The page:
The Joint Select Committee on Deficit Reduction may have failed at their task of creating a deficit reduction plan, but that doesn’t mean those in the senior housing and care industry are going to sit back and wait for the automatic 2% cuts.
The industry has been waiting to see what would come of the so-called Supercommittee’s efforts to reduce the federal deficit by $1.2 trillion over the next ten years, as the Medicare program was liable to come under the microscope. While Medicaid and Social Security are exempt from the across-the-board cuts, Medicare healthcare providers could see cuts of up to 2%, on top of the previously implemented 11.1% reduction in reimbursement rates.
The committee announced their failure to reach an agreement on Monday, shortly before its November 23 deadline, triggering automatic cuts and prompting a variety of responses from senior-related groups.
Congress and the Obama Administration should continue their efforts to reduce the federal budget gap, says LeadingAge.
“Automatic spending cuts mandated by the Budget Control Act do not go into effect until 2013,” the group said in a statement. “In the meantime, Congress and the Administration still have to work out the regular 2013 budget and spending process, which they could use to address the budget deficit and prevent sequestration.”
Reforms to the healthcare system and Medicare under the Affordable Care Act are projected to reduce the growth of Medicare spending by $500 billion in the coming decade, said LeadingAge, adding, “This is the right way to rein in excessive spending.”
“We cannot cut our way out of this budget hole, but we must innovate our way out,” the statement read.
The American Health Care Association (AHCA) agreed, saying in its statement that further actions must be taken to address spending issues.
The healthcare sector is already struggling from previous reductions to both Medicare and Medicaid, said AHCA’s president and CEO, Mark Parkinson.
“This is a plan that goes to far,” he said. “That’s why in the coming weeks we will continue to support a more methodical, long-term solution to our nations rising health care costs and growing deficit.”
AHCA is creating a proposal that it says would reduce Medicare costs for post-acute care and “encourage skilled nursing facilities to reduce $5 billion worth of hospital readmissions over ten years.” The association said in its statement that Congress and the Administration should seriously consider this proposal, “so that we can address spending issues head on while still protecting access to care for millions of seniors.”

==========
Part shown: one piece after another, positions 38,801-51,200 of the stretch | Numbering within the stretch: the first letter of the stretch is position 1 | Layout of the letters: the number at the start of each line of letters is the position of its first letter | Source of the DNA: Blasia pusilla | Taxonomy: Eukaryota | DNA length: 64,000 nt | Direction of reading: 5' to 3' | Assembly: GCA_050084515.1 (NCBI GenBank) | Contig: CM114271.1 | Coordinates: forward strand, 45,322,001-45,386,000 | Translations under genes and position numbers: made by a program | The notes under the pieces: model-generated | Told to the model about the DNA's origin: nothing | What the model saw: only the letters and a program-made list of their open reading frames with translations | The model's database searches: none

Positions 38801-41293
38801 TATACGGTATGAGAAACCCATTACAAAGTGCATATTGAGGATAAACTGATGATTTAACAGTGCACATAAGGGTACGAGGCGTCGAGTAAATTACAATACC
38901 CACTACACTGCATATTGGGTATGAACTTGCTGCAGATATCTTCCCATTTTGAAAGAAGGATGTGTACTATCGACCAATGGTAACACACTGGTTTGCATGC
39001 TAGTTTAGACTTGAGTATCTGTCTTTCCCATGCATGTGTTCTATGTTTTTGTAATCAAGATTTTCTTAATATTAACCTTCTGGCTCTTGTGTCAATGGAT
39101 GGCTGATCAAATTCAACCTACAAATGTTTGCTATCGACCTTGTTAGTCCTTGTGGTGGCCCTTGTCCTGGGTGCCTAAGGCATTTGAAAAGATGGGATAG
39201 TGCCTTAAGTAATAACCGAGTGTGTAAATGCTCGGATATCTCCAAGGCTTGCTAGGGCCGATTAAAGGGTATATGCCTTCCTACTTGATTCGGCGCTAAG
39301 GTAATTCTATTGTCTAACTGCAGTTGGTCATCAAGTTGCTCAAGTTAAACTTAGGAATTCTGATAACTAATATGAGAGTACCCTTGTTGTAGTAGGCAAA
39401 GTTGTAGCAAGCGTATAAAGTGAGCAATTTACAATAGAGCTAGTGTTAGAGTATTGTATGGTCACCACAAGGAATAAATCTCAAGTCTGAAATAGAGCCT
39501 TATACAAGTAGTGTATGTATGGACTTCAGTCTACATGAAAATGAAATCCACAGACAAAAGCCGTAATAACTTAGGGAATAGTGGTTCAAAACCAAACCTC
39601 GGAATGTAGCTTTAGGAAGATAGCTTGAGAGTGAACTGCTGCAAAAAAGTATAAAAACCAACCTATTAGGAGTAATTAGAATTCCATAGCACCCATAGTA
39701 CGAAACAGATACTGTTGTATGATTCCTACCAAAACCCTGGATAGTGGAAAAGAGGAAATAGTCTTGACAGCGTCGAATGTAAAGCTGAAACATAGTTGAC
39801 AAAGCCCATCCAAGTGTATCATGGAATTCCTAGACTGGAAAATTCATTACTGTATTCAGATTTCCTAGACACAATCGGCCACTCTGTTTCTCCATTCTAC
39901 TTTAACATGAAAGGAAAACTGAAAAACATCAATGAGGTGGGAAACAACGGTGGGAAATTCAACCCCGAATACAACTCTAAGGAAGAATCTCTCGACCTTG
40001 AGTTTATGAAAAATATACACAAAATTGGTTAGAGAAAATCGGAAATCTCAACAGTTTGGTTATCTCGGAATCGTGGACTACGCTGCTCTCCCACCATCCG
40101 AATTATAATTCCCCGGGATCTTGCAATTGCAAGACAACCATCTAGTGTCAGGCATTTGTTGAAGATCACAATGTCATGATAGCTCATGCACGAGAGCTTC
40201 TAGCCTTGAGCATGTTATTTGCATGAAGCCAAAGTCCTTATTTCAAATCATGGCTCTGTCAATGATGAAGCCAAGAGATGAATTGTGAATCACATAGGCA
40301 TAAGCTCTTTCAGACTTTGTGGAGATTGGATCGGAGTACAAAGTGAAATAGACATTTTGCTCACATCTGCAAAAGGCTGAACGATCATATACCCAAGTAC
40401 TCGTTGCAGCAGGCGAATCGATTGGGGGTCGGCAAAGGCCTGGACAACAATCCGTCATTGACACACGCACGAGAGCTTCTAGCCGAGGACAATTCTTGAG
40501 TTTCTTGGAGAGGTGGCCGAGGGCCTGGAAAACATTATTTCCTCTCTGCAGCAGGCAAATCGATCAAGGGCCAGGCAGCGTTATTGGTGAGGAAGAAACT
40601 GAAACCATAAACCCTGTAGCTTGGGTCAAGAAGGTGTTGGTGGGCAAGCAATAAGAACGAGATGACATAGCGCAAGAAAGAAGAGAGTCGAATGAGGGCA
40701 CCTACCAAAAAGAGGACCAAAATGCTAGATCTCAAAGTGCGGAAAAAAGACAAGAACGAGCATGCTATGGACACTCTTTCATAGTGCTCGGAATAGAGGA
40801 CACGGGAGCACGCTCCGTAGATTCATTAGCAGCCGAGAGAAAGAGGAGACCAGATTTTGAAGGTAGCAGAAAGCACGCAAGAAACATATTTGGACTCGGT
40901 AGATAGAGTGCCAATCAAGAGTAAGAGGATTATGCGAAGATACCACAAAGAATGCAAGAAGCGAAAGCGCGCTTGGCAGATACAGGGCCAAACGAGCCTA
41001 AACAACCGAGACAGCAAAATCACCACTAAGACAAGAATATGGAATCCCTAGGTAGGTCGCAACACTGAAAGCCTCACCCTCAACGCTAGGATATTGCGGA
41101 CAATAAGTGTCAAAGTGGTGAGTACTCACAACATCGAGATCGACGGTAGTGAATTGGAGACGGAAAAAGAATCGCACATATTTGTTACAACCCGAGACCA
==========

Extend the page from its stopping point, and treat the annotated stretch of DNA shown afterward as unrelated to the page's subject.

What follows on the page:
A spokesperson for AHCA said they are wrapping up the proposal, although no details are available yet.
The Alliance for Quality Nursing Home Care has previously announced an initiative to save Medicare dollars by reducing rehospitalizations from nursing homes, with financial disincentives to facilities with higher-than-average readmission rates.
Prior to the announcement of the Supercommittee’s failure, the Alliance released a statement detailing its opposition to further cuts to the skilled nursing industry, which “is already slated to absorb a staggering $127 billion in Medicare funding cuts and reductions in the FY 2012-21 budget window due to legislative and regulatory changes over the past five years.”
“Our sector is increasingly concerned that any further direct payment reductions or beneficiary changes will significantly impact seniors’ access to quality care,” said Alan Rosenbloom, president of the Alliance.
The group opposed legislative or regulatory changes that would “adversely impact nursing home payments,” and also disapproved of additional Medicare market basket reductions and increases in Medicare co-payments for Medicare beneficiaries in SNFs.
“Because roughly 70% of SNF patients are paid for by government programs (57% Medicaid plus 14% Medicare), the combined impact of Medicare and Medicaid cuts is pushing overall SNF operating margins below 1% now–before any additional policy changes or payment reductions are considered,” said Rosenbloom.
The Alliance declined to give comment after the Supercommittee’s failure was announced.
Written by Alyssa Gerace